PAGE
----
“The wrong guys are using this tactic,” Ludes said. “It’s the language of conquest, not the language of democracy.”
Russia also uses disinformation to confuse and demoralize its opponents. For example, the Kremlin said it resumed fighting on Saturday after a break for possible talks with Ukraine. But AP journalists in various parts of Ukraine have seen that the Russian offensive has never stopped.
On Friday, Ukrainian officials reported that all troops stationed on strategic Snake Island had been killed after defiantly refusing Russian demands to surrender. Russian state television then showed what it said was footage of the soldiers living in custody. The AP was unable to immediately verify either claim, however, reflecting the chaotic information environment surrounding the invasion.
The chaotic information environment surrounding the invasion led to confusing and sometimes contradictory accounts. On Friday, Ukrainian officials reported that all troops stationed on strategic Snake Island had been killed after defiantly refusing Russian demands to surrender. Russian state television then showed what it claimed was footage of the soldiers alive in custody. The AP was unable to immediately verify either claim.
Meanwhile, the United States has information indicating that Russia is publishing false reports of widespread Ukrainian troop surrenders and claims that Moscow plans to “threaten to kill family members of Ukrainian soldiers if they do not don’t give back,” according to State Department spokesman Ned Price.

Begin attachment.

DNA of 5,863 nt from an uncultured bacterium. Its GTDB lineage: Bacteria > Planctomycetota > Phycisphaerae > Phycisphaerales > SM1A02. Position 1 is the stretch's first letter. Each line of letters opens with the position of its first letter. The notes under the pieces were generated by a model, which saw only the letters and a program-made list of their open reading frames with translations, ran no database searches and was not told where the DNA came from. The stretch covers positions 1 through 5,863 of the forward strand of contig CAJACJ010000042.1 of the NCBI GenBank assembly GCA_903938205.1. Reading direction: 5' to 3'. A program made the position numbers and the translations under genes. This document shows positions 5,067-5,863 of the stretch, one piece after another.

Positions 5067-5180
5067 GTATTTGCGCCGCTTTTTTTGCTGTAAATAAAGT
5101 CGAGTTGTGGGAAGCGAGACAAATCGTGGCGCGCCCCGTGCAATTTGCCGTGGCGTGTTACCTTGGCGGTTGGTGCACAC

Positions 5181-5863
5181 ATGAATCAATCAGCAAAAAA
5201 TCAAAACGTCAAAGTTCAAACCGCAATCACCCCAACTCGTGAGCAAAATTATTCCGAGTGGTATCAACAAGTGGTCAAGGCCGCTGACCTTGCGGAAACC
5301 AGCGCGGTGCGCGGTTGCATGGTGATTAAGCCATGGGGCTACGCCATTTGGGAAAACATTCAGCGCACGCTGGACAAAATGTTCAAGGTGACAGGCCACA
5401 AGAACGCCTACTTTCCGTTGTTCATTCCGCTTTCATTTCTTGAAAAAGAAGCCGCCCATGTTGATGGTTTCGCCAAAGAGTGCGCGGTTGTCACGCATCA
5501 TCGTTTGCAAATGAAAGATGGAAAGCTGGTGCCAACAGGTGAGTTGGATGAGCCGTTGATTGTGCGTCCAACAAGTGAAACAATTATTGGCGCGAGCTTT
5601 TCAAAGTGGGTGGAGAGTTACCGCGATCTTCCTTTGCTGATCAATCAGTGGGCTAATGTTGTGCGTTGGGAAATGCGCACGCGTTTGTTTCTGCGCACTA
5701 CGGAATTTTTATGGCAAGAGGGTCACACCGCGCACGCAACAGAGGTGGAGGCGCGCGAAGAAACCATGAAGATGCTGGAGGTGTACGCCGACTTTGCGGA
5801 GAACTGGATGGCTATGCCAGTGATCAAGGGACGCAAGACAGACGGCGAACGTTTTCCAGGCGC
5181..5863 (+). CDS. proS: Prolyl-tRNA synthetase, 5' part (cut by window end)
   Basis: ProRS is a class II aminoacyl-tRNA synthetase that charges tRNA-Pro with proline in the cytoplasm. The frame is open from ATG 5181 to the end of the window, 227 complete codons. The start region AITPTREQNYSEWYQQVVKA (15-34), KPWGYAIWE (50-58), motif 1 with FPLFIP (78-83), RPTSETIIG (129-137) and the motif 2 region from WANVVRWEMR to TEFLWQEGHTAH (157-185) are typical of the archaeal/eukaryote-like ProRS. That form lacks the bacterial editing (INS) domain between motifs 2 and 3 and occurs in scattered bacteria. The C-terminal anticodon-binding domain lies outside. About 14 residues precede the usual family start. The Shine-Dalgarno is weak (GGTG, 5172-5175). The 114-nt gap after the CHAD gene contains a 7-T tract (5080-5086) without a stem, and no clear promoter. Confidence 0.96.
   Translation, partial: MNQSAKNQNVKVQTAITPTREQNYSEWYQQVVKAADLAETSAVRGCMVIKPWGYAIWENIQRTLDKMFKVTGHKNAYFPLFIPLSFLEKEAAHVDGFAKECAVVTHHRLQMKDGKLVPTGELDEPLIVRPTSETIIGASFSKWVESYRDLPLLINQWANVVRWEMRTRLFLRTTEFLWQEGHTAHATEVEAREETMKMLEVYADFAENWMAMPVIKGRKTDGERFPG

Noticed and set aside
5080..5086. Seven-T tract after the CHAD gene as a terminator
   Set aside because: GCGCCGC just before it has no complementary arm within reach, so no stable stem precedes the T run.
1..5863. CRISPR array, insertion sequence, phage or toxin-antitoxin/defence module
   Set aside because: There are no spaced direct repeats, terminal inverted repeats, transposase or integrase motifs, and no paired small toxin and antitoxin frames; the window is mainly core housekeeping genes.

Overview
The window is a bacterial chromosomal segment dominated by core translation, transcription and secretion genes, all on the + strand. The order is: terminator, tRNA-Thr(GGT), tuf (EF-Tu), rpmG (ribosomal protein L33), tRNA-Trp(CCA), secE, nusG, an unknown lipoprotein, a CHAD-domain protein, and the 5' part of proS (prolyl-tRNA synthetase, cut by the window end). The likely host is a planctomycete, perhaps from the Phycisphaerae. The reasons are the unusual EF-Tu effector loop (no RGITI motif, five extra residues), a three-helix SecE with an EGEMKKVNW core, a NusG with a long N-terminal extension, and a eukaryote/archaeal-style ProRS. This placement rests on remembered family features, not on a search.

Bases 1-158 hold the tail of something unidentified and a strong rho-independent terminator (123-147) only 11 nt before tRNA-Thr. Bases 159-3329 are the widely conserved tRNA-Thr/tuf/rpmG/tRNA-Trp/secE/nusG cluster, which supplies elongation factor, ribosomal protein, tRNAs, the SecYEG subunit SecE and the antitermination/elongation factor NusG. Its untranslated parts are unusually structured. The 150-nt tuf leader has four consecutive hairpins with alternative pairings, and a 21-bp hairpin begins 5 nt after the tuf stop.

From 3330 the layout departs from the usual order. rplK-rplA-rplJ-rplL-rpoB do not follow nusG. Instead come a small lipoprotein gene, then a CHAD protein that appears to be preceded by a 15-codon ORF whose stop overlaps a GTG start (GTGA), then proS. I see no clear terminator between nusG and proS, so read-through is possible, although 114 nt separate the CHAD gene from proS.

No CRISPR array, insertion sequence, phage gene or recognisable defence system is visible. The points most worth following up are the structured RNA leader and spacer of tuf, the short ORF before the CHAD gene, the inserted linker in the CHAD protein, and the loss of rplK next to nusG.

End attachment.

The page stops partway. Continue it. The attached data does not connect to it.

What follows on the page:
Russia also used cyberattacks in its invasion of Ukraine, and while they pose a serious threat, online propaganda can cause even more lasting damage if successful, says retired Lt. Gen. Michael Nagata , former Director of Strategic Operational Planning at the US National Counterterrorism Center.
“Far more dangerous is Russia’s ability to influence what people everywhere believe,” Nagata said. “To make them believe things that are useful to Russian strategic interests… If you are able to change what an entire population believes, you may not have anything to attack.”
In the West, Russia seeks to sow division and reduce the chances of a unified international response. It does this in part through a stable of state-controlled media outlets such as Sputnik and RT, which publish in English, Spanish and several other languages.
“The invasion is over,” read a headline in RT last week, just days before Russian troops entered eastern Ukraine. “Tucker Carlson criticizes Biden for focusing on Putin, Ukraine instead of US domestic issues,” reads another in Sputnik News, reflecting a common Russian practice: quoting government critics in the US (like the Fox News host Carlson) to suggest that America’s leadership is irrelevant. to touch.
The European Union raised concerns about RT on Wednesday by placing RT’s editor on a sanctions list against Russian officials. The EU called RT leader Margarita Simonyan a “central figure in government propaganda”.
On Friday, Facebook announced it would ban RT from running ads on its site and said it would expand its use of labels to identify state-run media outlets.
Ludes said he was pleased to see the United States and its allies forcefully push back against Russian disinformation and even seek to pre-empt it by publicly disclosing Russia’s plans.
“The Biden administration has shown some creativity in using intelligence to respond,” he said. “We haven’t seen this from the West since the days of the Cold War.”
Associated Press writers Vladimir Isachenkov in Moscow and Matthew Lee and Nathan Ellgren in Washington contributed to this report.